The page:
Scammers initiate a relationship with a victim to gain their trust before convincing them to invest in cryptocurrency.
The US Attorney's Office for the Eastern District of Virginia authorized the seizure of seven domains used in a recent cryptocurrency scam known as "pig butchering."
Fraudsters look for their victims on dating apps and social media platforms or even send random texts masquerading as the wrong number. They pretend to be looking for friends, and only after they gain victims' trust do scammers suggest earning money by investing in cryptocurrency.
From at least May through August 2022, scammers fooled five victims and convinced them to invest in a "legitimate cryptocurrency opportunity."
Fraudsters used seven domains spoofing the Singapore International Monetary Exchange to collect "investments" from their victims. Once the victims transferred the money to the wallet addresses provided on bogus pages, the funds were immediately "transferred through numerous private wallets and swapping services in an effort to conceal the source of the funds."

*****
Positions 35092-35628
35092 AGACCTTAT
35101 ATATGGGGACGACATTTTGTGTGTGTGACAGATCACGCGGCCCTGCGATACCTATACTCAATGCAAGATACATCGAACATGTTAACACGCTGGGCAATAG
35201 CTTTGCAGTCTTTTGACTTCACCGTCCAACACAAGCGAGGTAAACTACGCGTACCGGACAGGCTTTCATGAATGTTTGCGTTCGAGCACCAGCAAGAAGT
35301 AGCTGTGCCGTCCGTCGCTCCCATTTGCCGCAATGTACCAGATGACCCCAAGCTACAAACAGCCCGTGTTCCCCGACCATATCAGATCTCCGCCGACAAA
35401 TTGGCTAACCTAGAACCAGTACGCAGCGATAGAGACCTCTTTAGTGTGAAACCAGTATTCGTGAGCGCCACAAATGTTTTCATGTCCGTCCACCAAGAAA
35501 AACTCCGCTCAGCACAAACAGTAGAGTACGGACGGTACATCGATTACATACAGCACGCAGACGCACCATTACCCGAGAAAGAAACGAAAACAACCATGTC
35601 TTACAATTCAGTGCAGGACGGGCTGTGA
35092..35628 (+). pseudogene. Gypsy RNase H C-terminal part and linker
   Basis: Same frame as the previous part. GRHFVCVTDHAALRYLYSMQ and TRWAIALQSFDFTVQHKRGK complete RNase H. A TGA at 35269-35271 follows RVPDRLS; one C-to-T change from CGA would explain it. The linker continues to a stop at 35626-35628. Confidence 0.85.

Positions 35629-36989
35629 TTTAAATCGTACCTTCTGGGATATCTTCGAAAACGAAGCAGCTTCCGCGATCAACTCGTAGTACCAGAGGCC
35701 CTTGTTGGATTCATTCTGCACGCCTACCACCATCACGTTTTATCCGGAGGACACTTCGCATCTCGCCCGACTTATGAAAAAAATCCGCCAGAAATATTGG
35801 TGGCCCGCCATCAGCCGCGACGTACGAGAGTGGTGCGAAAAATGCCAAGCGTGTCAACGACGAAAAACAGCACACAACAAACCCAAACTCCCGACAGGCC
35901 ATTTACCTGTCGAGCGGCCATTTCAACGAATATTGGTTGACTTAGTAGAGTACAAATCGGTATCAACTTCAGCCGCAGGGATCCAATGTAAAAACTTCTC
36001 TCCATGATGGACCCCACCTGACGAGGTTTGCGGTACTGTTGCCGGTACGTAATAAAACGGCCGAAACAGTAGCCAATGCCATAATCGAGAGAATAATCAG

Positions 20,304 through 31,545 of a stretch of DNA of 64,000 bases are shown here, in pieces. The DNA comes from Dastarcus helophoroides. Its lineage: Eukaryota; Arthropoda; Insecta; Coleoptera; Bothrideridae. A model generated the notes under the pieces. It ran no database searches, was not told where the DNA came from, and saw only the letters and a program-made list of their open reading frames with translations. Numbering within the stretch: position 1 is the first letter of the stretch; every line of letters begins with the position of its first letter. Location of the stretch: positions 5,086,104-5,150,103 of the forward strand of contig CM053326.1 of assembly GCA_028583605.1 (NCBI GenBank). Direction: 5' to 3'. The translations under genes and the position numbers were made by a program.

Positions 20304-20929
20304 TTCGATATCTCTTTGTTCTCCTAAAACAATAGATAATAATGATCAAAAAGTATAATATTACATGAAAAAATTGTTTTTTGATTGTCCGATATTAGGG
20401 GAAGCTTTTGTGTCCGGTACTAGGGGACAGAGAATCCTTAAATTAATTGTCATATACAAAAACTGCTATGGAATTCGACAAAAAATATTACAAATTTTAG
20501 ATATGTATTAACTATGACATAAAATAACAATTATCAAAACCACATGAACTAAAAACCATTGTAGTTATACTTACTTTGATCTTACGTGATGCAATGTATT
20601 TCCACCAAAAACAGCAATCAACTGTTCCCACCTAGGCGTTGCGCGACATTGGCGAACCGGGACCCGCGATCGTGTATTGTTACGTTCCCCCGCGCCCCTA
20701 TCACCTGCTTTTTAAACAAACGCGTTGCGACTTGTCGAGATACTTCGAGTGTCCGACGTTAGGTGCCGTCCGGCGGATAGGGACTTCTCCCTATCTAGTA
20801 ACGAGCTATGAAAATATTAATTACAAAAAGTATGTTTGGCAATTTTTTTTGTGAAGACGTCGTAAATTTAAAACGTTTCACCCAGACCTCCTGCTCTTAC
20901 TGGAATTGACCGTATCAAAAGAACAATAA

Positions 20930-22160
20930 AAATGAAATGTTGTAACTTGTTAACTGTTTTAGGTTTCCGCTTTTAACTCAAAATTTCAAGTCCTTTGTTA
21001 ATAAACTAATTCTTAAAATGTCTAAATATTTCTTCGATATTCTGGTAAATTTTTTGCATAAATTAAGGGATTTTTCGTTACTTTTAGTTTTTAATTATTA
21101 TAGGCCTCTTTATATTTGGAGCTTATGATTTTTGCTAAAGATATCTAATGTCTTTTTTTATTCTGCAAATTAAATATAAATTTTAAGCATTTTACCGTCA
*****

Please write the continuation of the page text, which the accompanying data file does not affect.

Scammers defrauded victims of over $10 million.
It's not uncommon for scammers to phish their victims on dating apps. Threat actors take it slow, establish a relationship to build trust, and then exploit it. Once scammers have victims' confidence, they start boasting knowledge about cryptocurrency investments, inviting them to join for a fast profit.
A victim is usually directed to a fraudulent website, specifically set up to resemble an investment portfolio. The catch is that the victim is presented with various numbers and graphs that show the profit accumulating. Victims are often allowed to withdraw some amount of 'profit.'
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